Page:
genres: fiction, memoir, self-help
In 1983, I graduated with a Bachelor of Social Work from the University of Sydney. In this capacity, I worked with the most disempowered groups in our society and I advocated strongly for my clients.
Following an intense period of personal trauma, I discovered that being a professional does not make one immune from mental health issues. Being on the other side of the fence is an eye opening experience and I was horrified to discover, lurking under my proactive professional persona, attitudes that shocked and challenged me.
I was fearful and ashamed that I was ill. This sense of shame and fear of what others, friends and professionals might think surprised me, and shook my world. I was unable to apply the views that I had always advocated as a social worker, to my own situation. The place I found myself in was lonely and isolated, and I desperately wanted to be invisible. My personal hypocrisy profoundly surprised me, and my shame became twofold. I was easily able to apply the prescription of stigma to myself in an efficient and disabling manner.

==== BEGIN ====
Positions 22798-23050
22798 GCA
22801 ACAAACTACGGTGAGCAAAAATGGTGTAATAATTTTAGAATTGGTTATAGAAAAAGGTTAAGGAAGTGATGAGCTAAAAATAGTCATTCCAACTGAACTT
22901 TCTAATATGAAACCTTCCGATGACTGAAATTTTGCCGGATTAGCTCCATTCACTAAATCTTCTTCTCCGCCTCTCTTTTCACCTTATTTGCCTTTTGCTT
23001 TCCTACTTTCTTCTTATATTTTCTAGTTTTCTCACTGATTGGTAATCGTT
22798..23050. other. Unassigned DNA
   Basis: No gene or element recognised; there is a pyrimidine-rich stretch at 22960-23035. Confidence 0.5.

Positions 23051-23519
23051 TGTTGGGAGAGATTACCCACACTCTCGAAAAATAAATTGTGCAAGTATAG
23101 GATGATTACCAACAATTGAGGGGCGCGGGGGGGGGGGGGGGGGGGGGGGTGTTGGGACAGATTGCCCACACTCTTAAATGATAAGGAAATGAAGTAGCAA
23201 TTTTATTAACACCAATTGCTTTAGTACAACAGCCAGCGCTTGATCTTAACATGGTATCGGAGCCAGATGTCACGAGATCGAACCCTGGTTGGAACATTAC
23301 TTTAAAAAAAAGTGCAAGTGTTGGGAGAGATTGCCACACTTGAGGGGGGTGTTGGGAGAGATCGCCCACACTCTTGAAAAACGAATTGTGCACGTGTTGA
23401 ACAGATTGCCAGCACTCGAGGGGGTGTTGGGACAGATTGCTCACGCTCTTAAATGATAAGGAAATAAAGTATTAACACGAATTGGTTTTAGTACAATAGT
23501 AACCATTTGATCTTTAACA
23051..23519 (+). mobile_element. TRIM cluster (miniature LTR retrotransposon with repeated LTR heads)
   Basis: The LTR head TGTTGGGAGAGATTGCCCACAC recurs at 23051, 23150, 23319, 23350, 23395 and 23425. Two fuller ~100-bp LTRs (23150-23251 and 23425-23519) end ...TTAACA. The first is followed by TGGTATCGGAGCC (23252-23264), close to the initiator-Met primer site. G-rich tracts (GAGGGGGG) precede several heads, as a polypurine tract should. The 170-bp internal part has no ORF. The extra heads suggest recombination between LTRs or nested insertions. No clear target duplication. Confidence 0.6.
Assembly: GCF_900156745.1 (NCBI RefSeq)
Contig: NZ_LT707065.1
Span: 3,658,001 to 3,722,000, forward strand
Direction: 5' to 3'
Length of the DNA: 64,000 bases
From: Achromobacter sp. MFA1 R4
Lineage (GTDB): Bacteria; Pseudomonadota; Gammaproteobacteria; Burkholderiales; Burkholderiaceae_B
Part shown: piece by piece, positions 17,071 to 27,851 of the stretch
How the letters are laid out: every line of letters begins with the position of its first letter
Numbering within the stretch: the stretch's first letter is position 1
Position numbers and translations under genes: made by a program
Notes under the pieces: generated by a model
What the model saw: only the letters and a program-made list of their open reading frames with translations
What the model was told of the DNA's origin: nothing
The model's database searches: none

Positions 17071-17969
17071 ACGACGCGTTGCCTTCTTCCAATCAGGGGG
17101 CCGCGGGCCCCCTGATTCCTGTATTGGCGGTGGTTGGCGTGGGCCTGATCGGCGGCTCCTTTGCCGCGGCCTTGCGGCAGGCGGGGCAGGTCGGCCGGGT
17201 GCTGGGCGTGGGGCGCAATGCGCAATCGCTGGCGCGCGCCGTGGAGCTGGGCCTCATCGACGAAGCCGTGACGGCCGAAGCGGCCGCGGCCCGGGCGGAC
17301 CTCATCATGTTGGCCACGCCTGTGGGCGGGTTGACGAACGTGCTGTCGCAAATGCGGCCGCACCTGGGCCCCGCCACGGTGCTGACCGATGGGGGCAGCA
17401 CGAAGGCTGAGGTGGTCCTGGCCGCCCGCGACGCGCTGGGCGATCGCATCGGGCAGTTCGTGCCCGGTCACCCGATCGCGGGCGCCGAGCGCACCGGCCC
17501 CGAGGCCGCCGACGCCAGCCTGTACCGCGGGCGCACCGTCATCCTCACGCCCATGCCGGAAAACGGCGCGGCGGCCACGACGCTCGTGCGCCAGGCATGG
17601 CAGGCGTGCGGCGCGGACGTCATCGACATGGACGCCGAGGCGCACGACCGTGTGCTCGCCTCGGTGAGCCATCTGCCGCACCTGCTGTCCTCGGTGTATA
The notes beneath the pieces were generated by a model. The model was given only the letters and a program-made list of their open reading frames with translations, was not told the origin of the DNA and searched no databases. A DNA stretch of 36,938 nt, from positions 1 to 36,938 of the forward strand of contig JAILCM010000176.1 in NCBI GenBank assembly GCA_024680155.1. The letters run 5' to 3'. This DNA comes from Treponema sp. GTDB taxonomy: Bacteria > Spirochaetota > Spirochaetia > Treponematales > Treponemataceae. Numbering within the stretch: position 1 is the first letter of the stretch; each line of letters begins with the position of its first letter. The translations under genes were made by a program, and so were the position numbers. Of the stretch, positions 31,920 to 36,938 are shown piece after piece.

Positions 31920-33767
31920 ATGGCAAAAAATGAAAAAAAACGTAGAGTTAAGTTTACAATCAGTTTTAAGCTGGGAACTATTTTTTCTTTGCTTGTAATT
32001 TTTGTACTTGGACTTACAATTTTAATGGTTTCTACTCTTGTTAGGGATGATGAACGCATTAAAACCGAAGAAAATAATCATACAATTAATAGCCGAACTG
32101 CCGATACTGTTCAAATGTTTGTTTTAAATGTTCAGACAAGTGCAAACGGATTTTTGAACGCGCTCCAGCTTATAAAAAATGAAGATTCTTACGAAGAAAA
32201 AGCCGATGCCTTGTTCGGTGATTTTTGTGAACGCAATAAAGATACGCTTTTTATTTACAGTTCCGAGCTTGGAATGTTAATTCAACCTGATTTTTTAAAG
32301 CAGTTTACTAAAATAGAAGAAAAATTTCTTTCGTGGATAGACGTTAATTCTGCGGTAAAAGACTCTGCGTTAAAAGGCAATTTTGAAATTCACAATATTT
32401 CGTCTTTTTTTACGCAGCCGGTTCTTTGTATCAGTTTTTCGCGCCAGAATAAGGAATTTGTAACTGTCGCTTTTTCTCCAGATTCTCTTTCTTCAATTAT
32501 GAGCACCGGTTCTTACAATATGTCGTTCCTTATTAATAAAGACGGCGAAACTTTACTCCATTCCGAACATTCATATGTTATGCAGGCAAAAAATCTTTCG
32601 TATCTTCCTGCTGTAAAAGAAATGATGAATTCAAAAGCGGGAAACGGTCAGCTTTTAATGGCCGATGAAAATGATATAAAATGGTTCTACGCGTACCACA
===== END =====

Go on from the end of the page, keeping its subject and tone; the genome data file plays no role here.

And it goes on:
Writing this book has been one of the most frightening and confronting experiences that I have encountered in life. One night, after waking from a nightmare of physical and mental extremity, I retrieved an exercise book from my desk and just started to write. I wonder now whether that action stemmed from a desperate need to feel that I still had some control over events occurring in my life. I was a prisoner of fear and a gut wrenching sadness that immobilised and paralysed my patterns of thought. I no longer recognised myself. It is highly likely that the random act of picking up that pen saved my life.
It is with these thoughts and insights that I present to you Running Over a Chinaman, an anecdotal story of mental illness and recovery.